About spiritual healing

The Casa de Dom Inácio (the house of St Ignatius Loyola) is a spiritual healing centre in Abadiânia, central Brazil.

Here, for over 20 years, João Teixeira de Faria, a gifted and powerful medium known as “João de Deus” (John of God) has helped countless people achieve apparently miraculous healings - of cancer, AIDS, paraplegia, blindness and many other serious or seemingly “incurable” illnesses.

The Friends of the Casa exists to support the work of the Casa de Dom Inácio and to share information about the Casa with people around the world.

The aims of this page are:

  • To support the work of the Casa de Dom Inácio.
  • To help create international awareness of the Casa.
  • To publish accurate and up-to-date information about the Casa.
  • To maintain and publish a list of individuals who lead groups to the Casa who uphold self-agreed, published standards.
  • To help support projects proposed by the Casa de Dom Inácio.
  • To provide the means for sharing information about individual healing experiences.
  • To maintain a database of those who become Friends of the Casa.
  • To assist with research and documentation about the work of the Casa.
  • To publish a newsletter for Friends of the Casa.
  • To maintain a website for the purpose of promoting these aims.

It is not me but God who heals

Joao Teixeira de Faria


Brazil’s Casa de Dom Inácio is the healing center of world-renowned João Teixeira da Faria, who is unquestionably one of the most powerful spiritual healers living today. João de Deus (John of God), as he is affectionately known, has devoted his life to mediumship. Through him, spirit entities minister to the multitudes who come in search of a cure.

Australia’s Robert Pellegrino-Estrich brought João to the attention of English-speaking people with the publication of his book The Miracle Man in 1997. Since then, thousands have visited the Casa from Australia, New Zealand, the USA, Canada, South Africa and Europe.

The Casa is a mecca for healing on many levels. João incorporates over 30 entities who were physicians, theologians, therapists, and notable figures in their lifetimes. João sits in-entity (unconscious, taken over, or “overshadowed,” by an entity from the spiritual plane) scans you, sees what you need, and uses various healing methods to help with your healing. He receives all who queue to see him. No matter how long the lines, no one is turned away, even if consultations must continue well into the night. As many as 3000 per day have come. At this writing, due to the depressed Brazilian economy, 150-300 is typical. There is no charge for attending the Casa sessions and consulting the entities. However, following a course of treatment at the Casa usually involves auxillary items which cost money (see 24 & 27).

Healing is a personal and transformative process which generally unfolds over a period of time. Your healing may be physical, emotional, mental, spiritual – or all of these. Some people experience almost immediate healing; others recover over time, and some may require subsequent visits.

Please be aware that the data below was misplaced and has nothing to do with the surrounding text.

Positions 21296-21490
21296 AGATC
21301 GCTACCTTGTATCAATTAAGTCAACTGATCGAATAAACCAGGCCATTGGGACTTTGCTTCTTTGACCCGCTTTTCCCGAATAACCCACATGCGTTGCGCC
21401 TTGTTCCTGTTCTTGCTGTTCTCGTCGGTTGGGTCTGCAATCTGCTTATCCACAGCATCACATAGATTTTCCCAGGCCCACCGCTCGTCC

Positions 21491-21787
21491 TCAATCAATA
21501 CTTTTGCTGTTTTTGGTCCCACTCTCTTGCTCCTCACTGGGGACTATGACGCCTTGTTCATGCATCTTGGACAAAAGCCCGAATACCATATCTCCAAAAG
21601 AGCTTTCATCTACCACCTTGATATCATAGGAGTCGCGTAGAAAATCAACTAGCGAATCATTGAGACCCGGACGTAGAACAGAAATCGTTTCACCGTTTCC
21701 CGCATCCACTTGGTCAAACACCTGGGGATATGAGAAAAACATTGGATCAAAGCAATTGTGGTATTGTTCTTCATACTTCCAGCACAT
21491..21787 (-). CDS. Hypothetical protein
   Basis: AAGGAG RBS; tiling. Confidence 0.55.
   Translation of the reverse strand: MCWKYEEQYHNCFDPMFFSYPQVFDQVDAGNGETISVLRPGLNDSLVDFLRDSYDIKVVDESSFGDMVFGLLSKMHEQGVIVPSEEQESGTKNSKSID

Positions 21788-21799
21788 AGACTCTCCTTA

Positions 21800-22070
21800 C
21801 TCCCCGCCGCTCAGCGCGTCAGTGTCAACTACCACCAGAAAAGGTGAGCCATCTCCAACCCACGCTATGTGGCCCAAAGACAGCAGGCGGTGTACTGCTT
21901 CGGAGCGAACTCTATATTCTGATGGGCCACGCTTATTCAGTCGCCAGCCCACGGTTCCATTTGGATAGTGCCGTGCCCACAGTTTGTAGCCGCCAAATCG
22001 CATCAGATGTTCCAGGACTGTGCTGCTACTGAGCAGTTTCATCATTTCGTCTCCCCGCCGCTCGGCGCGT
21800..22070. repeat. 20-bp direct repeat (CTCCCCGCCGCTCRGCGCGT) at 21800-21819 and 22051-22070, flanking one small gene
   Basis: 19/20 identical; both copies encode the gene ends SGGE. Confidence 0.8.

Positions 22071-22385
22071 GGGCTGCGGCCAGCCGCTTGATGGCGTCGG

Spend as much time as you can in the current rooms in meditation and prayer. Contemplate your healing and highest good. Support your healing process by maintaining a positive attitude and following the simple dietary and operation-aftercare rules.

Some of the visitors have made substantial sacrifices to manage the long journey to Abadiânia. Open your heart to them and to the divine gifts which abound in this sacred place of love and healing.

Where is the Casa?

The Casa de Dom Inácio is located in the village of Abadiânia in the state of Goiás, Central Brazil.

The village lies between two airports which service the area, Brasilia, 103km and Goiânia, 91 km

spiritual healing map


How do I get to the Casa?

For anyone who wants the additional comfort and security of visiting the Casa as part of a group led by an experienced guide, there are now plenty to choose from. We suggest you visit their websites, check out the “standards for guides” and then make contact by telephone or email in order to satisfy yourself that you are getting the service you want.

1. Entrance Requirements

Some countries, such as the U.S.A, require a tourist visa to enter Brazil, which involves a fee and some lead-time. Contact your regional office of the Consulate General of Brazil to obtain a visa application form. A U.S. citizen must have a passport valid for at least 6 months beyond arrival date in Brazil to obtain a visa. For help with travel arrangements from the U.S, check with the either of the following agencies. Brazilian American Cultural Club (BACC) travel office for discounted air fares at (800) 222-2746 (NYC 212-730-1010). (Note: they can also help with travel visas.)

Brazil Fiesta Tours and Visa Service, San Francisco Phone (415) 986-1134 (800) 200-0582; FAX (415) 986-3029; Email: AlexM@BrazilFiesta.com; Website www.brazilfiesta.com or

Discover Brazil Tours, Miami, Florida Phone (305) 382-9443 (800) 524-3666; FAX (305) 382-9446; Cellphone: 305 632 3592; Email Eliane@discoverbraziltours.com; website www.discoverbraziltours.com (Also help in arranging visas)

Discounters, aka “bucket shops” may have similar or even better deals. Look for ads in the newspaper travel section (e.g., New York Times or other major metropolitan newspaper) or internet sites.

If you must go to a government office to renew your visa, you are advised not to wear shorts, a short skirt or sleeveless top. Your visa can be extended in Policia Federal in Anápolis.

2. Location and Transportation